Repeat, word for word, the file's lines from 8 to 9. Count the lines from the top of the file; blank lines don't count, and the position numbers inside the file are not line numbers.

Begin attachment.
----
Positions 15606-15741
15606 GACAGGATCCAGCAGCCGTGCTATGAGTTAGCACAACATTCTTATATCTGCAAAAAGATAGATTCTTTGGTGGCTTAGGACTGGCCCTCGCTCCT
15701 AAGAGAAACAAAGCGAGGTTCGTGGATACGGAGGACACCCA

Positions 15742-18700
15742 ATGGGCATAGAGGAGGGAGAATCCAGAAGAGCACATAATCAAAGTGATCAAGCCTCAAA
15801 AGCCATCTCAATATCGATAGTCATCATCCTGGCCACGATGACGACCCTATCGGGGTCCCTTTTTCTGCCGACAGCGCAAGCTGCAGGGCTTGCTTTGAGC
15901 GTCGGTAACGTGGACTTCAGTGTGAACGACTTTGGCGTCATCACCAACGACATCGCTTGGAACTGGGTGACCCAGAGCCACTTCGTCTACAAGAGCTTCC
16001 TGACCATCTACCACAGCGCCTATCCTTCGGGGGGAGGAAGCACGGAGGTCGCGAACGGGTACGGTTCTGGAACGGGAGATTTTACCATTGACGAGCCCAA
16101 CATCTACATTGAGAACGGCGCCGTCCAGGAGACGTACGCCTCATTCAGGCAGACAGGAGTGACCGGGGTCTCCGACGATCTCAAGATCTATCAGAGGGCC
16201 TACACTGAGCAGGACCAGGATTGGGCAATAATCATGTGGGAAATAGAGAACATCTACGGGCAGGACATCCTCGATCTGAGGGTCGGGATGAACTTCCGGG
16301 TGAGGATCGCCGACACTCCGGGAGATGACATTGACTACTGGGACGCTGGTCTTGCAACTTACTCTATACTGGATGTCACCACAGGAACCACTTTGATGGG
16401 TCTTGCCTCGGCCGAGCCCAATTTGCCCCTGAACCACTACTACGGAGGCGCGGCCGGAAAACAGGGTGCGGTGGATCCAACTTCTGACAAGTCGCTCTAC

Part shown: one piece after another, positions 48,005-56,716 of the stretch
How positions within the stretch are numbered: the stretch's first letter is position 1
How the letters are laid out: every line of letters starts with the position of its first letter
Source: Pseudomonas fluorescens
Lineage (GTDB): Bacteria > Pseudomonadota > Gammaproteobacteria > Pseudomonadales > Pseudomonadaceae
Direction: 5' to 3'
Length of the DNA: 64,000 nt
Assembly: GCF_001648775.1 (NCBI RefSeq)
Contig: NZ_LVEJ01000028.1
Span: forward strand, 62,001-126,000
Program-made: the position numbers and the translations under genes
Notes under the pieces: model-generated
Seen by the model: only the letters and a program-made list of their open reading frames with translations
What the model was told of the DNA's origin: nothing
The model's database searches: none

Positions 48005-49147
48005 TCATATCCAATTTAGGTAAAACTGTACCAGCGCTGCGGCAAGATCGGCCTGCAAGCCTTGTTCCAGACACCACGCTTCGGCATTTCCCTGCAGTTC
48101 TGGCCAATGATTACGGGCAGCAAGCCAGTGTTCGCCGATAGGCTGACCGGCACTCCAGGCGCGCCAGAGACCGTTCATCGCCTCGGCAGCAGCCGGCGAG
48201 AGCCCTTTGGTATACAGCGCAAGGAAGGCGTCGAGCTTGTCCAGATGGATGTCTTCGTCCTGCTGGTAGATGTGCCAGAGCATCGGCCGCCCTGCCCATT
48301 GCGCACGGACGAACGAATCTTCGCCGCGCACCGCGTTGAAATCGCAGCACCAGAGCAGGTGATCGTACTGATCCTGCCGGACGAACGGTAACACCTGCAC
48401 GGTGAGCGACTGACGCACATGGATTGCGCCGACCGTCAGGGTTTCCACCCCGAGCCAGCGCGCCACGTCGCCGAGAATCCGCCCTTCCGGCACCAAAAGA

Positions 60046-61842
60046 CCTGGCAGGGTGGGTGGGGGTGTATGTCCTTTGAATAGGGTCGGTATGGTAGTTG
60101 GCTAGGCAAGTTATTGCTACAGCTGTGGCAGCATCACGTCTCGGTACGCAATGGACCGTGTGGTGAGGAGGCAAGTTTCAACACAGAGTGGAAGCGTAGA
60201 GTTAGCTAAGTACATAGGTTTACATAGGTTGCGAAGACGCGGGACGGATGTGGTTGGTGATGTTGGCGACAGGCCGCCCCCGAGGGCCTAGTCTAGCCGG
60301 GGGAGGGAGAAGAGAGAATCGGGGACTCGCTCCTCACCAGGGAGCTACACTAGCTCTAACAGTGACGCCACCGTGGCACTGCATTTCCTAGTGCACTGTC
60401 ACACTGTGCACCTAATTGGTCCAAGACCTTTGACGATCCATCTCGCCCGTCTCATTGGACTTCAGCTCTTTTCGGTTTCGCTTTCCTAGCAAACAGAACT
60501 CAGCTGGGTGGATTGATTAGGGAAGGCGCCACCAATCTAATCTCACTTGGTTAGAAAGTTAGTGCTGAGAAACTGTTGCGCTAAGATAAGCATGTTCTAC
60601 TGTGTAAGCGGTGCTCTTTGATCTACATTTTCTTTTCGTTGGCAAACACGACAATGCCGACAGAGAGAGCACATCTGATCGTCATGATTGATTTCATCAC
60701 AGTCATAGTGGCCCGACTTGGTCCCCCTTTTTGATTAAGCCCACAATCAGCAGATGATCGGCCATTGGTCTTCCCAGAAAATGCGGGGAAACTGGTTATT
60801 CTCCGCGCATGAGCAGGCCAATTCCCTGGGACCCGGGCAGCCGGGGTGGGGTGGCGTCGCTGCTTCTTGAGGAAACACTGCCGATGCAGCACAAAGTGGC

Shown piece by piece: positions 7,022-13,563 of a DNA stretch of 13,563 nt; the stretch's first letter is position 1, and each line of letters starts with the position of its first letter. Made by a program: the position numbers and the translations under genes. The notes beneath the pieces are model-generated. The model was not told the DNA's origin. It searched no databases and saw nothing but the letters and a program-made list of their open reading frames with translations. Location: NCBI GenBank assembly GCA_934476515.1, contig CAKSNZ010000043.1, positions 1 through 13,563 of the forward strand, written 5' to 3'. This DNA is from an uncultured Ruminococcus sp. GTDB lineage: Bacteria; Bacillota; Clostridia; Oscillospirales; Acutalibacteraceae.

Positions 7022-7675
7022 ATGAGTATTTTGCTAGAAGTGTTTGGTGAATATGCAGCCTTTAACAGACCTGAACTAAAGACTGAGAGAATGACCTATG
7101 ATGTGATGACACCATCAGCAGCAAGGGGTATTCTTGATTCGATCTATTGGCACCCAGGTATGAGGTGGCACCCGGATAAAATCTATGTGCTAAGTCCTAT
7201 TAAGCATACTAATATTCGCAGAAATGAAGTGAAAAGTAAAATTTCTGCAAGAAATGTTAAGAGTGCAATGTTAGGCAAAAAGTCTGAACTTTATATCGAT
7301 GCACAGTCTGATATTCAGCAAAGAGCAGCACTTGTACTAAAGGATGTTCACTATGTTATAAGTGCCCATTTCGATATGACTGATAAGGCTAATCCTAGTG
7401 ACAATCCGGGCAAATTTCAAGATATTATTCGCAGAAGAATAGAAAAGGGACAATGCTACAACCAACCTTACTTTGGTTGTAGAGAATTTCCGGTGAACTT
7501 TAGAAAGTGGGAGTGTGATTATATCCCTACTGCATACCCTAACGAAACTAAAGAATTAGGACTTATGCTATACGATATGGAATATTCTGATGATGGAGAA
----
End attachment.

16001 TGACCATCTACCACAGCGCCTATCCTTCGGGGGGAGGAAGCACGGAGGTCGCGAACGGGTACGGTTCTGGAACGGGAGATTTTACCATTGACGAGCCCAA
16101 CATCTACATTGAGAACGGCGCCGTCCAGGAGACGTACGCCTCATTCAGGCAGACAGGAGTGACCGGGGTCTCCGACGATCTCAAGATCTATCAGAGGGCC